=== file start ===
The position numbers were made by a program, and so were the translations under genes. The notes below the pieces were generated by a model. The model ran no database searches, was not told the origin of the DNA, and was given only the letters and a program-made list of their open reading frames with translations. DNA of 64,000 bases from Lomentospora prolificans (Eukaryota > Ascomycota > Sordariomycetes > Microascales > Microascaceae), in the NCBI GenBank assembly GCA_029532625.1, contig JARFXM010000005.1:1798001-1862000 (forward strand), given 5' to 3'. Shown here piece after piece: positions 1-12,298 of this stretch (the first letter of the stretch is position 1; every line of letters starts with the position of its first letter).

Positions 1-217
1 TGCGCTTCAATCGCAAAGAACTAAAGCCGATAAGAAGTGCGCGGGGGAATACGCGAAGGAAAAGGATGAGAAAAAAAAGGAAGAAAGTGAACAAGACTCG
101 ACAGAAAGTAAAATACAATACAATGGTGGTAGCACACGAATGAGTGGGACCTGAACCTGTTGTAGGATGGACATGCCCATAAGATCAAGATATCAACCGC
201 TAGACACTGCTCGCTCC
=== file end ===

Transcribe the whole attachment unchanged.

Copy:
The position numbers were made by a program, and so were the translations under genes. The notes below the pieces were generated by a model. The model ran no database searches, was not told the origin of the DNA, and was given only the letters and a program-made list of their open reading frames with translations. DNA of 64,000 bases from Lomentospora prolificans (Eukaryota > Ascomycota > Sordariomycetes > Microascales > Microascaceae), in the NCBI GenBank assembly GCA_029532625.1, contig JARFXM010000005.1:1798001-1862000 (forward strand), given 5' to 3'. Shown here piece after piece: positions 1-12,298 of this stretch (the first letter of the stretch is position 1; every line of letters starts with the position of its first letter).

Positions 1-217
1 TGCGCTTCAATCGCAAAGAACTAAAGCCGATAAGAAGTGCGCGGGGGAATACGCGAAGGAAAAGGATGAGAAAAAAAAGGAAGAAAGTGAACAAGACTCG
101 ACAGAAAGTAAAATACAATACAATGGTGGTAGCACACGAATGAGTGGGACCTGAACCTGTTGTAGGATGGACATGCCCATAAGATCAAGATATCAACCGC
201 TAGACACTGCTCGCTCC